Up at 4.45 to catch a flight from Santiago to La Paz. Driving to the airport I notice a shop called a Ferreteria. I’m intrigued: do they have shops dedicated solely to selling ferrets? Happily not. A quick check of the phrasebook reveals that this means hardware store. When I check in I discover that my four-hour flight goes via Iquique and Arica, Chilean towns on the northern coast.

Inexplicably, this prompts me to write a list of all the airports I’ve ever visited. The guy in High Fidelity had it right: blokes love lists – best this, favourite that, top 10 such and such. Normally they are lists of women, football teams or rock bands. But in this case saddo Duncan is writing out a list of airports. My calculations at this stage suggest that on this trip I will visit an airport about twenty times, ten of them being new to me, mainly because of the constant need to go through Santiago as the hub of everything.

A rough tot makes me think I’ve probably taken about 150 flights in my life, but it could be more. I’ve never had a problem with flying. Nor do I mind trains. Cars are okay but I’m not a great passenger. Coaches I could do without. But boats I can’t stand. I have an awesome track record of throwing up on any form of marine transport – ocean liner, ferry, hovercraft – you name it. I can just about cope with a rowing boat but that’s about it. So that’s put paid to sailing as a hobby then. Give me terra firma anyday. Or an aeroplane obviously.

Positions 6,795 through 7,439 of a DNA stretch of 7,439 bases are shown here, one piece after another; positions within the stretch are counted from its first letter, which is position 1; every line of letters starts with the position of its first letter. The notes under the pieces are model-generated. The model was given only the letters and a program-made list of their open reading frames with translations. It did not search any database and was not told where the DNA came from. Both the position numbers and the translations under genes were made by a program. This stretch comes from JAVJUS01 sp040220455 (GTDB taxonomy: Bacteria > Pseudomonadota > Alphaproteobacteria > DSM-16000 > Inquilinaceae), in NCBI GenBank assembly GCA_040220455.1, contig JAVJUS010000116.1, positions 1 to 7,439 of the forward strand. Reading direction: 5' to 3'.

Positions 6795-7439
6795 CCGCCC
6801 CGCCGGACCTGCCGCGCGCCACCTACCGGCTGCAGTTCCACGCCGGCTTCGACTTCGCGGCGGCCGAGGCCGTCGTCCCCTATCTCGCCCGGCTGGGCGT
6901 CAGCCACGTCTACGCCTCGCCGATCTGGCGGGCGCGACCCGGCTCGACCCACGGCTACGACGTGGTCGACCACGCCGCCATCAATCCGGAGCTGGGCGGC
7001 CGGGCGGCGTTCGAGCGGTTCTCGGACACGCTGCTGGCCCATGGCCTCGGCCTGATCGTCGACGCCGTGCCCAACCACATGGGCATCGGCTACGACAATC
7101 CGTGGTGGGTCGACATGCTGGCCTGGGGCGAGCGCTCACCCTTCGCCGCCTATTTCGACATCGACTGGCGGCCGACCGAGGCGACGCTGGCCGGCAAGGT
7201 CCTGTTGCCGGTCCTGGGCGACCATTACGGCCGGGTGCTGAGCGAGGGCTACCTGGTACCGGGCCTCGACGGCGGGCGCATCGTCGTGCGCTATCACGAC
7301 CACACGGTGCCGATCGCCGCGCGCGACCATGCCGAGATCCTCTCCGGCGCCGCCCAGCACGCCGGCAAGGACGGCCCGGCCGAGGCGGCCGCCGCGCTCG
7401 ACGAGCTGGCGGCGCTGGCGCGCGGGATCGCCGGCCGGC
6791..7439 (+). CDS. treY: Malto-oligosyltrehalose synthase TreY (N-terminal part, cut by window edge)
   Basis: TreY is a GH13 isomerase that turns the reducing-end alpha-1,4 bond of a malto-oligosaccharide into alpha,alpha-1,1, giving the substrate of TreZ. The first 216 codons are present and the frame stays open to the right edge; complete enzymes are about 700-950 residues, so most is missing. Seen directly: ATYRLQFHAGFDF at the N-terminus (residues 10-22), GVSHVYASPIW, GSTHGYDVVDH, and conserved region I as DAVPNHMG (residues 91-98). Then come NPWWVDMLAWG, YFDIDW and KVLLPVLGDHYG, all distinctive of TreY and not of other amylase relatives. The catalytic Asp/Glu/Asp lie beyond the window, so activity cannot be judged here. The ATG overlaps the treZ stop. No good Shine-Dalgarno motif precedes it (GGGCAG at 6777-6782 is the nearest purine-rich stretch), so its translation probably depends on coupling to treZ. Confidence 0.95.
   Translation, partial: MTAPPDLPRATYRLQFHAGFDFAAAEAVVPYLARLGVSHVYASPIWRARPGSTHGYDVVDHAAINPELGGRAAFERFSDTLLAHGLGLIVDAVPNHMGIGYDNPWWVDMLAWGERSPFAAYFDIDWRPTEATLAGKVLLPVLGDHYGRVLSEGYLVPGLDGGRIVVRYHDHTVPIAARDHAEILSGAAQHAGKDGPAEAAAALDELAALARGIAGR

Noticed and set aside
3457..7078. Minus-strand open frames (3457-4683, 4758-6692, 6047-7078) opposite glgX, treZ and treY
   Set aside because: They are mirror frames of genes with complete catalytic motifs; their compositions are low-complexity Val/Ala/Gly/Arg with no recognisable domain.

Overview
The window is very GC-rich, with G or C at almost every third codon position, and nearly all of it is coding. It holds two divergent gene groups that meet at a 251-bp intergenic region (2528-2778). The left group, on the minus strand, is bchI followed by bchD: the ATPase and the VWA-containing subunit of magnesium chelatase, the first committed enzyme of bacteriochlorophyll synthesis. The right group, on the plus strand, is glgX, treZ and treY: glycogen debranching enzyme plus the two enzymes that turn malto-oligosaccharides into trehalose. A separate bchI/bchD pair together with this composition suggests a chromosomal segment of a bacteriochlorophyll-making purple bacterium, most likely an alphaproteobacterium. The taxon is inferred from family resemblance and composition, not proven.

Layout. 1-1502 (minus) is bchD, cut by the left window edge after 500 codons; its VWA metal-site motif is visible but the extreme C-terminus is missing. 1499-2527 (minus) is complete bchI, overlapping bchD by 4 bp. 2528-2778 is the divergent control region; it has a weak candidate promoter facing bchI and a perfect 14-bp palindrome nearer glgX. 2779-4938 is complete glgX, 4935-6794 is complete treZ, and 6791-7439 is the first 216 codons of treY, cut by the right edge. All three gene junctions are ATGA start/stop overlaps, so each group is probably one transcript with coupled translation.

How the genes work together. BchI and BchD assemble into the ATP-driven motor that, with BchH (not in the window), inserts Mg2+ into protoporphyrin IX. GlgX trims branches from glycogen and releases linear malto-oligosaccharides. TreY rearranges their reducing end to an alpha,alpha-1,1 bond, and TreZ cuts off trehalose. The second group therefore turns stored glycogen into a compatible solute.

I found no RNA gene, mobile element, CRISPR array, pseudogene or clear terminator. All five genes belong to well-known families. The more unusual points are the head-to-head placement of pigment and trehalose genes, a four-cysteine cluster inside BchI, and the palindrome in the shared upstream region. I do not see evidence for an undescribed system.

At the gate I reckoned there were only about 20 people on this flight, but when I’m in my seat the plane is invaded by Japanese – hundreds of them. I remember being in Florida once when a party of 16 arrived which turned out to be a communal honeymoon. They spent the whole time trailing each other around with video cameras. I’ll never understand it.

Ah Bolivia. Home of coffee, cocoa, marching powder and, apparently, the much cherished llama foetus which you bury under your new house to bring you luck. Stimulants and afterbirth – a sensational combination I’m sure you’ll agree. We are flying north up Chile to get there. Out of the left hand window is the Pacific coastline. On the right, the constant presence of the Andes drenched in sunlight – a fantastic pairing.  Pacifico means peaceful and andar is to walk so neither are particularly well named since the ocean is a cruel mistress and the mountains look impenetrable to me.

At this point I am reminded of one of my favourite jokes – I’ve no idea why. It was told to me by an Italian in French when I was in Portugal, so it may have lost a bit in translation, but here goes. Three monks are sitting in the middle of the desert in the Buddha position having taken a lifelong vow of silence. After seven years, a small cloud of dust appears on the horizon. The first monk turns to the second, points to the horizon and says, “What’s that?” Seven years later the second monk replies “I think it’s a horse.” Seven years after that the third one says “It’s too bloody noisy here – I’m off.”